Development engulfs North Shore parking spaces
The Pittsburgh Stadium Authority must build another parking garage on the North Shore as development puts space at a premium.
Two new buildings in a lot near Heinz Field and Stage AE, and other construction along North Shore Drive, will gobble up 541 parking spots, said authority Executive Director Mary Conturo.
“Needing another garage means development has been successful, and that's a good thing,” Conturo said.
The authority must build another garage under a 2003 agreement with the Pittsburgh Pirates, Pittsburgh Steelers and Continental Real Estate Cos. of Columbus, Ohio, which has exclusive rights to develop land between PNC Park and Heinz Field. A November 2011 amendment to the agreement stipulated that after the completion of Continental's latest development dubbed North Shore Place I & II, which will occupy 230 parking spaces in Gold Lot 2, the Stadium Authority must start planning for a garage, Conturo said.
The authority will complete a parking study in the fall of 2014 to help determine when and where to build the garage. Conturo hoped to have the details confirmed by spring of 2015.
The Stadium Authority opened the 1,321-space West General Robinson Street Garage in 2006. Early low occupancy rates made it the target of criticism, but the opening of the North Shore Connector between Downtown and Heinz Field helped boost occupancy to more than 95 percent during the work week, said Alco Parking President Merrill Stabile. Alco manages the garage.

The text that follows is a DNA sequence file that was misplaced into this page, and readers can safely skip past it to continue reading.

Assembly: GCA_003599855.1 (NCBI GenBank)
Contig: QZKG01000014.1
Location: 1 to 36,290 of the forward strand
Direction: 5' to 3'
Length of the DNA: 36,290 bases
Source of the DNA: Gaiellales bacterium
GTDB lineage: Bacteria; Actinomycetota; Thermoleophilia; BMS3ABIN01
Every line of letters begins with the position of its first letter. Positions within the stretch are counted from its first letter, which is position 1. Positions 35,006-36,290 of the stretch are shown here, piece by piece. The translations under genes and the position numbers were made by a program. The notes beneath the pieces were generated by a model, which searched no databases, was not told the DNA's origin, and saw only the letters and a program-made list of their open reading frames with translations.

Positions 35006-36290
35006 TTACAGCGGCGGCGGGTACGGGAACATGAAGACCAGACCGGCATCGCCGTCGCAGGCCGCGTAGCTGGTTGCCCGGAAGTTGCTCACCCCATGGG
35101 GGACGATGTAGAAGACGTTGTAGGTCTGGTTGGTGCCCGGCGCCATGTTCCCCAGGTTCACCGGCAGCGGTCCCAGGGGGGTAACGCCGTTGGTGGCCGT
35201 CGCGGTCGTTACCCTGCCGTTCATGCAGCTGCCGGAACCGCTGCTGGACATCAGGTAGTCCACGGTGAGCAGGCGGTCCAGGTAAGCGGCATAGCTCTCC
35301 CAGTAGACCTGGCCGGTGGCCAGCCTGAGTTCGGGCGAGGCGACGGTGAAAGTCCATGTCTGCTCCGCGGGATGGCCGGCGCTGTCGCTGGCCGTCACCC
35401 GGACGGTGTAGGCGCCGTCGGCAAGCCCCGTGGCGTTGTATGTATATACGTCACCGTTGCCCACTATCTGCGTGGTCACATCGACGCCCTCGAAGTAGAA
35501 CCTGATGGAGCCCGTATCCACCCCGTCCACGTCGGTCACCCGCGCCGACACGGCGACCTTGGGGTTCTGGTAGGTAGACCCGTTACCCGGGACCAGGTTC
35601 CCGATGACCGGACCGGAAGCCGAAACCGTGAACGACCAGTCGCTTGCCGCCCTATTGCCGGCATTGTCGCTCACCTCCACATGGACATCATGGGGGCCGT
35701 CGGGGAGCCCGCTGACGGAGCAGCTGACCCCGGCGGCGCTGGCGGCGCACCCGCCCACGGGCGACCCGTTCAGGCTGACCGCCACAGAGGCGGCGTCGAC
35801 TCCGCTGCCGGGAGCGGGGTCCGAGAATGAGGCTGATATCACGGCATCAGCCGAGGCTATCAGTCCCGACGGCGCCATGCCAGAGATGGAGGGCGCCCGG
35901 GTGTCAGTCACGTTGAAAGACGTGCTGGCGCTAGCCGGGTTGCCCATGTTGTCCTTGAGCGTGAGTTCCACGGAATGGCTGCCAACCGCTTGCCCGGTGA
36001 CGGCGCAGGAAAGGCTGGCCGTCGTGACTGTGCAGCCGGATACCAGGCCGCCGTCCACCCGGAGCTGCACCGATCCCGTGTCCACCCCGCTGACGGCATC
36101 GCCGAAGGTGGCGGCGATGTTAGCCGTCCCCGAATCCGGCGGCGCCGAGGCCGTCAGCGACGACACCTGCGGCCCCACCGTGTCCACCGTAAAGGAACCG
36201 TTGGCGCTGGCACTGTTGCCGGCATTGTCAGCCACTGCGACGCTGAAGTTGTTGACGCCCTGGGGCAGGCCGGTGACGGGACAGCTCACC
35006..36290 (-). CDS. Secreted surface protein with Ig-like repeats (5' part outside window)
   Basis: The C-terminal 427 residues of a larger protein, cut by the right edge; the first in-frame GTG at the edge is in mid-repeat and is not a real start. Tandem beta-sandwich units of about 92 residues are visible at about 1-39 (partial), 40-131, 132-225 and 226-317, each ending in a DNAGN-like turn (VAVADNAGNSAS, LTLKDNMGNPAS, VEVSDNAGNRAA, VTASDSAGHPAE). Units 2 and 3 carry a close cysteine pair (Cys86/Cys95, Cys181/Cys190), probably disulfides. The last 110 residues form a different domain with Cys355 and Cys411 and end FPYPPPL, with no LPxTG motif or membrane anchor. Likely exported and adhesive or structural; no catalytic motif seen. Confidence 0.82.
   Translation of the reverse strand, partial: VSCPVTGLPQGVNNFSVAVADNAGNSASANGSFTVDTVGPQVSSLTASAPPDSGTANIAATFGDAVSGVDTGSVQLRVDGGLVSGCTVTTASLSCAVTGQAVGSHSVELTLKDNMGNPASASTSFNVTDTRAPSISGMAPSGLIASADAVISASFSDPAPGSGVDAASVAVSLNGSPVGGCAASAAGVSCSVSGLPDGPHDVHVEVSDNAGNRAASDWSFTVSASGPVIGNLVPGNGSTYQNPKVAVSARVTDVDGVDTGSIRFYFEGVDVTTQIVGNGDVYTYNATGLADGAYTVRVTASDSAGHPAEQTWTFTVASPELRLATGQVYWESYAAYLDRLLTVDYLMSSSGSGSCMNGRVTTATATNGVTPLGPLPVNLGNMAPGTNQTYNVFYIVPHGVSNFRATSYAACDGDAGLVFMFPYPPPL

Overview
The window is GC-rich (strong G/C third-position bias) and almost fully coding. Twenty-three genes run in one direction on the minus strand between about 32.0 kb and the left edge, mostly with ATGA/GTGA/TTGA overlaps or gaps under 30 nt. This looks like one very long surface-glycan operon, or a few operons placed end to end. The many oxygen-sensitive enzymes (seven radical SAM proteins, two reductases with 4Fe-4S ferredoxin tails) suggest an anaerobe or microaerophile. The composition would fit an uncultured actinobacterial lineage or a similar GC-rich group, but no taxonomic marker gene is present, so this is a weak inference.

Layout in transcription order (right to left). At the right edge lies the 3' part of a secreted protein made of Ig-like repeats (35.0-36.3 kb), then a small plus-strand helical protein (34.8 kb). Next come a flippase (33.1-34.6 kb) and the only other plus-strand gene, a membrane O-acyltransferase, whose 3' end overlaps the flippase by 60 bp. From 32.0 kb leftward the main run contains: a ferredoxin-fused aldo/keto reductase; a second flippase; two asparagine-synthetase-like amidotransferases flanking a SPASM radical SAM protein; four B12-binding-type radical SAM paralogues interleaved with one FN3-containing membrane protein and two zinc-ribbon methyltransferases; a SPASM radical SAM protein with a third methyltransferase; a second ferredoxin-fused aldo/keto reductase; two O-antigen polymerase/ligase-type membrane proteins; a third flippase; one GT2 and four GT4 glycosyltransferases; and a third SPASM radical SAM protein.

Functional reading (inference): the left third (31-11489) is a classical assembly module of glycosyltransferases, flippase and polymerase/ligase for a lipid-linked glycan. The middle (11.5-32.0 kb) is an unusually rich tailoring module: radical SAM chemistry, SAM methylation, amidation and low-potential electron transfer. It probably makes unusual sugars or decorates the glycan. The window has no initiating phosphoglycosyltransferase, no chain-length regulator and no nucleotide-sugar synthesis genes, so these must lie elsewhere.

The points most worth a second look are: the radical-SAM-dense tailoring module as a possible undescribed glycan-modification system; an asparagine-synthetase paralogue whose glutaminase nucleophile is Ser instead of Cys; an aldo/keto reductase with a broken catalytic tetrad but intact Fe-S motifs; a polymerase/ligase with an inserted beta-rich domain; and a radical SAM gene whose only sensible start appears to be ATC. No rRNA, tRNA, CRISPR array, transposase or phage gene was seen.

“Any further development will require more parking,” Stabile said.
He believes the garage should be privately financed and not built with taxpayer dollars.
Parking on the North Shore has a split personality. During the day, Monday through Friday, commuters heading Downtown dot the lots but do not fill them. Lots that Alco owns surrounding the stadium have 400 to 500 empty spaces daily, Stabile said.
The Carnegie Science Center, which started allowing people to park in its overflow lot after the light-rail extension opened, gets 300 to 400 commuters a day, said spokeswoman Susan Zimecki. That's a huge increase from a year ago, when 70 to 80 commuters used the $6-a-day lot.
“We're not at the point, as far as the commuter parking market, where you could justify more spaces,” Stabile said. “But Steelers games, there was never enough parking on the North Shore, and there probably never will be.”
Although lined with fencing, Gold Lot 2 remained open for the Steelers preseason game Saturday night. Stabile said it would likely be the last time Steelers fans can park there.
Barry Ford, president of development for Continental, hopes construction will start next month on North Shore Place I and II, a two-building, three-story project in a parking lot along North Shore Drive between Tony Dorsett Drive and Chuck Noll Way.
Restaurants Toby Keith's I Love This Bar and Grill, North Park Lounge and Cabana Bar, and Burgatory are scheduled to open on the first floor. Continental has not found tenants for the office space.
“We're talking to lots of folks,” Ford said.